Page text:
A lawsuit filed by investor Benchmark Capital against ousted Uber Chief Executive Travis Kalanick has raised the ire of three investors who on Friday asked the venture firm to divest its shares and step down from the ride-services company's board, according to an email published by news website Axios. It claims Kalanick deliberately misled investors and found a way to remain involved with the company's decision-making via board seats that Benchmark alleges were "fraudulently procured".
The suit, which calls on a DE court to bar Kalanick from tinkering with the Uber board in any way, argued that Kalanick saw his resignation as unavoidable and finagled to "pack the board with loyal allies in an attempt to insulate his prior conduct from scrutiny and clear the path for his eventual return as CEO".
Benchmark's lawsuit marks a rare instance of a Silicon Valley investor suing the central figure at one of its own start-ups.
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A spokesperson for Kalanick said the lawsuit is "completely without merit and riddled with lies and false allegations".
Bill Gurley, the venture capitalist who led Benchmark's investment into Uber, was once a mentor to Kalanick and one of his closest confidants.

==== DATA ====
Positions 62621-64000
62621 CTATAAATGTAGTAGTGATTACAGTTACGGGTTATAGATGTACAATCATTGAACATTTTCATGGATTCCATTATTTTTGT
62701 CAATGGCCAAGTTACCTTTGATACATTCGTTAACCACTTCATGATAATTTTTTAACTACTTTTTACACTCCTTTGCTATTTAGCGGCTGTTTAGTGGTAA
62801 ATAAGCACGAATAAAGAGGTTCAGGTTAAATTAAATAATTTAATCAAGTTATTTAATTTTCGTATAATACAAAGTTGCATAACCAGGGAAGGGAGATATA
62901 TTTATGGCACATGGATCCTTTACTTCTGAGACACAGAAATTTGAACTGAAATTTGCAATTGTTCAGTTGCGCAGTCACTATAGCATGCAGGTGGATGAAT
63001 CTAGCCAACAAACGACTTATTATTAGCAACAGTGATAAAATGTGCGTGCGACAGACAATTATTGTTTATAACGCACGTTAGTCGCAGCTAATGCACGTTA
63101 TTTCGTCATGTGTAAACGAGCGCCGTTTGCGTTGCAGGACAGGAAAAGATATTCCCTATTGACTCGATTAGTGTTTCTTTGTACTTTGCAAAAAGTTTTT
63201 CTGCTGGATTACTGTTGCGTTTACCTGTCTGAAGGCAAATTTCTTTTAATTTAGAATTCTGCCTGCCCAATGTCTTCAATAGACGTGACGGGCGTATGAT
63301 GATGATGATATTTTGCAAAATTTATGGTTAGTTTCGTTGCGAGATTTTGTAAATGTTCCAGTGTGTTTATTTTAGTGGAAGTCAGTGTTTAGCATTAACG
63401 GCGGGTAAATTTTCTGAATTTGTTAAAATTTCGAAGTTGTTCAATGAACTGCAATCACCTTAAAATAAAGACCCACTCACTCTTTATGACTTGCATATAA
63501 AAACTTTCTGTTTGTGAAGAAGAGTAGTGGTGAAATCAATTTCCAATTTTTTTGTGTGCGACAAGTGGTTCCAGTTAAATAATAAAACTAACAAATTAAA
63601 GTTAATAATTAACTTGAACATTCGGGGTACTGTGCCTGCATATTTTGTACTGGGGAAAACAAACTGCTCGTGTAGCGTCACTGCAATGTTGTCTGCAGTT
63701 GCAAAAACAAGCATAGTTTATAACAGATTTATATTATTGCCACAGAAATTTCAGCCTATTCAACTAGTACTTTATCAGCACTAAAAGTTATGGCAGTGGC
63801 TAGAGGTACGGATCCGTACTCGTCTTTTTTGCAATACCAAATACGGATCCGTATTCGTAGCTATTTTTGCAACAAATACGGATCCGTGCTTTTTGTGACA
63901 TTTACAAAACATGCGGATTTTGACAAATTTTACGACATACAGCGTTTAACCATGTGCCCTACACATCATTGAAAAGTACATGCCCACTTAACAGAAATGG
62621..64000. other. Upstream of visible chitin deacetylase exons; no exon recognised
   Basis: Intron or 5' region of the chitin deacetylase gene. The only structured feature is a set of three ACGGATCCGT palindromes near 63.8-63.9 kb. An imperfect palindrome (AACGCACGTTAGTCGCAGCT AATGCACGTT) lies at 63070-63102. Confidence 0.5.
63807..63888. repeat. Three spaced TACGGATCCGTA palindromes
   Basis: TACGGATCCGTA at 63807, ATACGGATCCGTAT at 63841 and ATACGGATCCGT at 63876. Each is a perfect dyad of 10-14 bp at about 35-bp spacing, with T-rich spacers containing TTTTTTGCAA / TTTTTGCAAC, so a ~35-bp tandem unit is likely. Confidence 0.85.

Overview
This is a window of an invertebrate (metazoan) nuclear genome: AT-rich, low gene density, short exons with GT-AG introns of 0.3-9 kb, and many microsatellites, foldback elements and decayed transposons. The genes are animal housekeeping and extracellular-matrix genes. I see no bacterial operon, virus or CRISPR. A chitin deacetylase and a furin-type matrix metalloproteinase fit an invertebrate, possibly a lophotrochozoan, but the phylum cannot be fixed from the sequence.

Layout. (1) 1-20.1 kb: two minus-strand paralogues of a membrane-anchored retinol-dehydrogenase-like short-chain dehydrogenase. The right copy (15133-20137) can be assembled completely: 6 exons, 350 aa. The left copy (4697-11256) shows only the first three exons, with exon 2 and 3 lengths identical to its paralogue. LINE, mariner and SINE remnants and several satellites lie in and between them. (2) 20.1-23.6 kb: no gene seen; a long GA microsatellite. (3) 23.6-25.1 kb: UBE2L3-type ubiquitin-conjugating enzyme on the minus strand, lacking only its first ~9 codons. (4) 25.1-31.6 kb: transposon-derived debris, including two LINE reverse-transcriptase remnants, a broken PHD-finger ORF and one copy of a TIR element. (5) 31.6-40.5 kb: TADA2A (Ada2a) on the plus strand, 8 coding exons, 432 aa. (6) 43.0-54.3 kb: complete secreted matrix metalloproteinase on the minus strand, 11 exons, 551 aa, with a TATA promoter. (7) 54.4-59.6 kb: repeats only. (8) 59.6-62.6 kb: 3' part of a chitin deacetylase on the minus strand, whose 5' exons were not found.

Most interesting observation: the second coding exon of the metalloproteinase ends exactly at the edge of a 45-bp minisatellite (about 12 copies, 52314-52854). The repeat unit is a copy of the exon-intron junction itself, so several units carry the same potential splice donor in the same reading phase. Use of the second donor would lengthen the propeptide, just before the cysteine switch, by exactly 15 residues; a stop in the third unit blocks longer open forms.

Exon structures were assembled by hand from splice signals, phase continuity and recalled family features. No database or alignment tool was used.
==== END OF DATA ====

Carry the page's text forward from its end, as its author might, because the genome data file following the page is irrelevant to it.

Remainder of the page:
San-Francisco-based Uber is still seeking a new CEO and on Thursday its global operations chief revealed to staff in an email that he would be standing down from the role in mid-September. The firm says Kalanick has already interfered in the board's attempts to hire a new CEO. It's also asking the court to prevent Kalanick from participating in board meetings. Chairman Jeffrey Immelt, called Uber directors expressing dismay after this week's suit, people familiar with the discussions said.
'Travis will continue to act in the interests of Uber and all of its stakeholders and is confident that these entirely baseless claims will be rejected, ' the statement said.
© 2017 Associated Press under contract with NewsEdge/Acquire Media.
This past June, Kalanick was forced to vacate his CEO position amid the company's series of scandals and workplace culture controversies.
In the past year alone, Kalanick has been accused of fostering a toxic work environment ridden with sex-harassment allegations, bleeding top talent and stealing trade secrets by hiring a Google executive to lead its driverless-car initiative. No worries. There are plenty of auto safety features that are available, affordably, for ALL cars, not just new ones.